Winter squash are different from summer squash (like zucchini and yellow crookneck)—the skin is hard and inedible, while the inside is firm and flavorful.  Leaving winter squash on the vine like a pumpkin, you can store them for long periods of time because of their tough outer shell. A seasonal squash that can be cooked in a variety of ways– baked or roasted, in a puree, in soups or stews, and as a sweet addition to other hearty winter dishes. For a great Butternut Squash soup recipe, go to Winter Squash Round Up.

Kaboucha is a winter squash good for soups

Another winter squash that you might like to try is the Boston Marrow. Hard to find, except at farmer’s markets, I was delighted to find this heirloom squash at a local farmstand/orchard and was able to savor it for the first time.

A pile of Boston marrow Squash, photo from Burpee

According to Burpee who is now carrying this hard to find squash, they describe it as; “Once you taste the melt-in-your-mouth “pumpkin” pie that this squash yields, you’ll be making it as often as possible. Sweet, carrot-orange flesh, cooks to a creamy, custardy texture for perfect pies, puddings and breads. Delicious alone. A fine choice for areas with a short growing season”.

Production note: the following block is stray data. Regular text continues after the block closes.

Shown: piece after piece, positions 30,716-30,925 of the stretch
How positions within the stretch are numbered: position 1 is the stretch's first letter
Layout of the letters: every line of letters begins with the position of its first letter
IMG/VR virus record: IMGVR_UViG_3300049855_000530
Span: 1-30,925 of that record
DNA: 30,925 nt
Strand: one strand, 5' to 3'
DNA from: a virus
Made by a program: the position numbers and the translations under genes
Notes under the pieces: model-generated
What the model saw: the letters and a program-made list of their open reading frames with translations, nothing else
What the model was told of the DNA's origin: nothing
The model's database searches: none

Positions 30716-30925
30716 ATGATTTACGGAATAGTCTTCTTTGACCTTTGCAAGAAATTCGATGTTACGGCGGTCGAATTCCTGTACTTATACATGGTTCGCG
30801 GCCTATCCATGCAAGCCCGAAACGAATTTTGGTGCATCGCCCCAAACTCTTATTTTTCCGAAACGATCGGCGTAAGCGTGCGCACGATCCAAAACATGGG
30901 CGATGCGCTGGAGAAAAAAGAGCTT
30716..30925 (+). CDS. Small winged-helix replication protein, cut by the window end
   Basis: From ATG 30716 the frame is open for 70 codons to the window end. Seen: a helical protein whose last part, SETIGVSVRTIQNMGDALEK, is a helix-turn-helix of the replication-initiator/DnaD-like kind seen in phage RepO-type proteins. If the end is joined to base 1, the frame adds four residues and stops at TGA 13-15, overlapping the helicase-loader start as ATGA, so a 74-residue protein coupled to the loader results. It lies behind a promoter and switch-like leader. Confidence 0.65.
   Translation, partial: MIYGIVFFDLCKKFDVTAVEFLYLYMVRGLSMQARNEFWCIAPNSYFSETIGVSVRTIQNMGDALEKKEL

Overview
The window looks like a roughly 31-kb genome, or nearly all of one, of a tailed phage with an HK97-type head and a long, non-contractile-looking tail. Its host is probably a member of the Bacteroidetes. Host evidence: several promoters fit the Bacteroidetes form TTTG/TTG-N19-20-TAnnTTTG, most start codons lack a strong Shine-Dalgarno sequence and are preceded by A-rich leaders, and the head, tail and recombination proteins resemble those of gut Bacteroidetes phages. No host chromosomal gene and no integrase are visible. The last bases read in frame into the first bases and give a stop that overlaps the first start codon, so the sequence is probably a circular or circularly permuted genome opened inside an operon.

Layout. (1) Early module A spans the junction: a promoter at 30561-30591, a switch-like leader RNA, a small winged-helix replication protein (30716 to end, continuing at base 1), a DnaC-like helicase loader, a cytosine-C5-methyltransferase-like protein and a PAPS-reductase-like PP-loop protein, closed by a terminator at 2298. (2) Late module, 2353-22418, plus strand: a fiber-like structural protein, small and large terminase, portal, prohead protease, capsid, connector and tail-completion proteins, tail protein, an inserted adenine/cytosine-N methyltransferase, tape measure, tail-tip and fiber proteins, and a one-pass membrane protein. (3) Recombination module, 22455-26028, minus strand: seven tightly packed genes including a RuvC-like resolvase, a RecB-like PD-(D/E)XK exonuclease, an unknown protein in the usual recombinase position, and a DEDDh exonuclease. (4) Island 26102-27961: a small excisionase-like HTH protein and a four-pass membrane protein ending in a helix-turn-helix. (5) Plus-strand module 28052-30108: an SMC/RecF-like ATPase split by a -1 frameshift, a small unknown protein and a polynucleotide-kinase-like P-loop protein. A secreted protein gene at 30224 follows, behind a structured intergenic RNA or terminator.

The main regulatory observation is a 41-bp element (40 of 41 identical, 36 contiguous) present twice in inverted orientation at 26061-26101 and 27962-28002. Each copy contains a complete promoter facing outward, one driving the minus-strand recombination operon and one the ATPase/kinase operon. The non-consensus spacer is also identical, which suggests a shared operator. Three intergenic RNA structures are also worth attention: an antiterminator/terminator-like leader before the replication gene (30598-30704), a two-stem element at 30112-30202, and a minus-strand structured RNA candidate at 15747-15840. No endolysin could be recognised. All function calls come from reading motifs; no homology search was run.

This blue ribbon winning basket features a Boston marrow squash

An heirloom squash with more than 200 years of documented history, and even thought to be much older, like ancient, Boston Marrow originated in the upstate New York area. Legend has it that Native Americans gifted this squash to colonists and seeds were later passed on to Salem, Massachusetts in 1831. Marrow soon became one of the most important commercial squashes for over 150 years. But in modern times, nearly every seed company had dropped this unique treasure. In recent years, with the interest in heirloom veggies increasing, it is being picked up again by seed companies.